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© Copyright 2018

Gianluca Pica
 


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BLOG OF A TOUR GUIDE IN ROME

29/07/2019, 13:13

#unaguidaturisticaroma, #atourguiderome, #romeisus, #rome, #roma, #archeologia, #archeology, #basilica



BASILICA-OF-MAXENTIUS,-SYMBOL-OF-THE-ROMAN-FORUM
BASILICA-OF-MAXENTIUS,-SYMBOL-OF-THE-ROMAN-FORUM


 The massive ruins of the Basilica of Maxentius are icons of Rome, evidences of the time when Rome was a great Empire...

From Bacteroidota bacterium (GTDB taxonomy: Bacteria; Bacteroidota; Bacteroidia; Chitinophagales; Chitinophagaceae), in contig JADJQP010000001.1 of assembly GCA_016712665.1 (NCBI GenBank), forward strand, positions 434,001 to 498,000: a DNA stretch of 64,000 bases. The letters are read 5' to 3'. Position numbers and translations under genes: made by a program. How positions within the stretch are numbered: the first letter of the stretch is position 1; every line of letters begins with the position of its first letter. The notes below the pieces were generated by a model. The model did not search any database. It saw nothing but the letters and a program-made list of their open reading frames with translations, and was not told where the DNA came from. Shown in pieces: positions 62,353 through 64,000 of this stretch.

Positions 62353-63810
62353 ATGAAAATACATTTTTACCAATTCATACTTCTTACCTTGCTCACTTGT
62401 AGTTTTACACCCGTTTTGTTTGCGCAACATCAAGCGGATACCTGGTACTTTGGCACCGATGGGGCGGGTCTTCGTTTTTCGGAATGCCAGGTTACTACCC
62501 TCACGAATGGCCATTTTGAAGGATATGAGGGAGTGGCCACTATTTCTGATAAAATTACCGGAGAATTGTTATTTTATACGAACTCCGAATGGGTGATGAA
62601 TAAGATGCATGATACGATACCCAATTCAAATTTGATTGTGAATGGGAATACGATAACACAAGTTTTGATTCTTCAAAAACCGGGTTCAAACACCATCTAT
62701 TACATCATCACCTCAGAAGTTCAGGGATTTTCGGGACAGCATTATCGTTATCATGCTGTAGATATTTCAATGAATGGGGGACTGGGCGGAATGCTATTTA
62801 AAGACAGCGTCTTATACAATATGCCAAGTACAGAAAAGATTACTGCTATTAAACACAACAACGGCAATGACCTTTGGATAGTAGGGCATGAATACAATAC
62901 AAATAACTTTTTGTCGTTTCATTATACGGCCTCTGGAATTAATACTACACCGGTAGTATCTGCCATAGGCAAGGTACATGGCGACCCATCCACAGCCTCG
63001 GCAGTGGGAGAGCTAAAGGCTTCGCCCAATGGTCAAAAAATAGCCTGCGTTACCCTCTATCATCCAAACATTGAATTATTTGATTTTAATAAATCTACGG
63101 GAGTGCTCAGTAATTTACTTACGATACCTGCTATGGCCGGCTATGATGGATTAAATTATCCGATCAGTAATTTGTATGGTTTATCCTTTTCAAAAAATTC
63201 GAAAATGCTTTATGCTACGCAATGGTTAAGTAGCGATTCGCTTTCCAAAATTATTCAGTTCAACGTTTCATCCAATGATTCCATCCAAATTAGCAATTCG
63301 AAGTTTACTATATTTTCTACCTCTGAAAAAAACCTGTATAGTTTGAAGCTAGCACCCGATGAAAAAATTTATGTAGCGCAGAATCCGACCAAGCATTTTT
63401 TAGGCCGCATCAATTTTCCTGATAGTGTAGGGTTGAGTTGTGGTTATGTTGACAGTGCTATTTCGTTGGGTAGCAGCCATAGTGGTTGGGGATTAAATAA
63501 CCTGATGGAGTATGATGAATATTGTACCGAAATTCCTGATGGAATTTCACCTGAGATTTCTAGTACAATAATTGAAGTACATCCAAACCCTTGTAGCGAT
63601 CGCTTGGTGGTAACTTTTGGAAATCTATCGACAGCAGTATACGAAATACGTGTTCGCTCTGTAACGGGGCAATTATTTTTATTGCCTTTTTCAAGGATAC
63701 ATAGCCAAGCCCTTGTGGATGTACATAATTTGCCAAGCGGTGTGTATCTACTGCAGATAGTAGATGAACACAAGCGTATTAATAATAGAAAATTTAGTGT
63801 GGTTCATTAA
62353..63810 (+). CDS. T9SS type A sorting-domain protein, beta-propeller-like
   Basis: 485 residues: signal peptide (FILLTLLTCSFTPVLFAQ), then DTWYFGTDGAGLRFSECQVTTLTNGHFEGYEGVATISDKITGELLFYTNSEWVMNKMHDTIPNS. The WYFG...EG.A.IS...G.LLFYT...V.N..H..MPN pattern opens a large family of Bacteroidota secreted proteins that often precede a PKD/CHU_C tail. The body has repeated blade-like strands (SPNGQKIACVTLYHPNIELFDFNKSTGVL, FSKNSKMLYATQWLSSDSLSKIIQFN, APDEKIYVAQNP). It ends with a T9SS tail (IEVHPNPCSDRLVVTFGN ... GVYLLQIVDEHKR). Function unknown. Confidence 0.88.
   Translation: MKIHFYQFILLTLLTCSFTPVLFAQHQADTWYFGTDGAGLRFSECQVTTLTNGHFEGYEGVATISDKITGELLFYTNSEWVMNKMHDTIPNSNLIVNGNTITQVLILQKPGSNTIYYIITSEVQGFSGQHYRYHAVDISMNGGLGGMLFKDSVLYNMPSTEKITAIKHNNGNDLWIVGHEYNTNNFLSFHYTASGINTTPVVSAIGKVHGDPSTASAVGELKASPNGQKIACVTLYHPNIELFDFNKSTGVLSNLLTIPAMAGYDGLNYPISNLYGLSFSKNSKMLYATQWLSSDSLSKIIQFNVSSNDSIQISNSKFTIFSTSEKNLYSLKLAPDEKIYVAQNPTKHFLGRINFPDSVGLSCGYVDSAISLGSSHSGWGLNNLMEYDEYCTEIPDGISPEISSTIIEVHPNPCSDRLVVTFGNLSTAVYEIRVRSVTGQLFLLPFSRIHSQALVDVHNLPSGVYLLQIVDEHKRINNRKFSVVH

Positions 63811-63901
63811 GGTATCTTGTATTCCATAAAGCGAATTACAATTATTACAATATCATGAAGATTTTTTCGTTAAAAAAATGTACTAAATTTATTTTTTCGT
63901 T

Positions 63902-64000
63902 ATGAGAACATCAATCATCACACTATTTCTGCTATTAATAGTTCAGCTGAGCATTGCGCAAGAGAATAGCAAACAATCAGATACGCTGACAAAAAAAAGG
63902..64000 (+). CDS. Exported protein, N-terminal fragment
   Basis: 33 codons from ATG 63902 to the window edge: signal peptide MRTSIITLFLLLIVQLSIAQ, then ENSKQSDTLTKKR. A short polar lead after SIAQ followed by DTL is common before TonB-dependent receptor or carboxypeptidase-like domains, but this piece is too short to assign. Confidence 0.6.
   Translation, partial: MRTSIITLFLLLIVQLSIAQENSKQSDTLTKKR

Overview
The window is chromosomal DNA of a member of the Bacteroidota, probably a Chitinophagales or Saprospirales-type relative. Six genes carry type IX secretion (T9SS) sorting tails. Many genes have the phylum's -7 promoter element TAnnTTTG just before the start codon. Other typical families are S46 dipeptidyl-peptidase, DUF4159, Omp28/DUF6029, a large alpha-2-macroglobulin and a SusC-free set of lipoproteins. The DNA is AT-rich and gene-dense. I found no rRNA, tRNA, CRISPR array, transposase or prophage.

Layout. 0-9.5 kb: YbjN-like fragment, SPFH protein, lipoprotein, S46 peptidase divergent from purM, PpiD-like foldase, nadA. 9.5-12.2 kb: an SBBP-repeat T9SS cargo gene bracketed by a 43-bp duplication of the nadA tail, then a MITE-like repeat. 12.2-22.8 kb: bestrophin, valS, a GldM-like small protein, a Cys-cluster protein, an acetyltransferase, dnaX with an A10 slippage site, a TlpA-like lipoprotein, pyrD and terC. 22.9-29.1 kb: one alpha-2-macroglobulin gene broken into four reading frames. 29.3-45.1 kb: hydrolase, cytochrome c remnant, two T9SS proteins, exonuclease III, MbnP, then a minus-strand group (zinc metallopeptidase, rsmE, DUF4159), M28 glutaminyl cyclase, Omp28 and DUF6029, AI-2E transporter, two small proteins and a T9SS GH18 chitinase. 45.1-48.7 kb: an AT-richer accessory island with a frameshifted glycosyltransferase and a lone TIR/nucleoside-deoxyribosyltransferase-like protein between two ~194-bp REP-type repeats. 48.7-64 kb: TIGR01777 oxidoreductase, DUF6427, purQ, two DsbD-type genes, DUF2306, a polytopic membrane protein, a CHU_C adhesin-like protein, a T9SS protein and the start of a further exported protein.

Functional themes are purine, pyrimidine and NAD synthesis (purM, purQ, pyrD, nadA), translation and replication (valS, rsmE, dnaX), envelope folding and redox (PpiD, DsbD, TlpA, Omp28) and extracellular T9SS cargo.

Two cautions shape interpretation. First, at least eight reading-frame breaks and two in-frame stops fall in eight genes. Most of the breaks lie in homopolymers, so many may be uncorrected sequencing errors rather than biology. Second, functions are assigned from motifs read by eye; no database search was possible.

One of the greatest symbols of the ancient Rome is represented by those three enormous vaults that all the visitors of the Roman Forum could visit, or remains saw by the spectactors of the Olimpic Games of the 1960, when they were used for the wrestling matches. I’m talking about the majestic walls of the so called Basilica of Maxentius, the largest civil basilica of the ancient Rome. Maxentius, a man who improved several urbanistic projects at the beginning of the IV century AD, probably reused the previous walls of the "Horrea Piperitaria" (warehouses used for the spices), in order to release this fantastic architectonical work of art. By the ancient literary sources it was called also "Basilica Nova" or "Basilica Costantiniana", and imagine how it was almost 300 feet long for more than 90 feet tall. It was would by Maxentius at the beginning of the IV century and probably the building was the headquarter of the "Prefettura Urbana" (one of the main offices of the Roman government). According to other literary sources the Basilica of Maxentius was also the headquarter of the "Secretarium Senatus", the spacial court which provided the trials against the members of the Roman Senate. The young Maxentius, following the same path left by other important politicians and emperors of Rome, used this building to improve his popularity. Just after his defeat at the Battle of Ponte Milvio, at the 312 d.C. the basilica was really inaugurated. And the inauguration was provide by the Maxentius’ enemy, Costantine. He brought the project at its end, changing the name and adding important elements, as the incredible Colossus (a huge statue depicting him). Or better, Costantine changed the previous incredible and colossal statue would by Maxentius adding his details and portrait. A perfect example of reuse! To have an idea about how really big was this statue (probably marble made with some bronze and golden elements), yoi should go to the Capitoline Museums, where some pieces are host. But now try to use your imagination: the three amazing vaults that you can see today are just a part of a side wall, where a minor nave run delimitated by columns. On the other side other three vaults flanked the Roman Forum, creating the other long side of the basilica. Moreover the enormous central nave had four incredible pillars at the centre, architectonical elements which divided the space, as you can see through the map, meanwhile several apses opened both the long and the short side. The apse opened on the short side host the giant colossus would by Costantine and the wooden platform for the judges. It is a pity if today we can see just some ruins and nothing more, due to several reasons: first of all earthquakes, fires and simply the erosion (keep in mind that the Basilica of Maxentius is 1700 years old). It is also true that the stucco decorations and the bronze elements that made bright the whole place were recycled over the centuries. It was something usual because Rome, after the fall of the Roman Empire, became a sort of big quorry. For example the bronze slabs which stood at the roof were reused by the Pope Onorio I, at the 626 d.C., for some decorations of the St Peter Basilica. Anyway the Basilica of Maxentius was a game between curved and straight lines, a game of lights and decorations, something that made the building really massive, also for the ancient Roman standards. Looking at the impressive remains you can think how the Romans loves very much the big things... #romeisus #Rome #archeologia #atourguiderome #unaguidaturisticaroma #archeology #romanforum #roma


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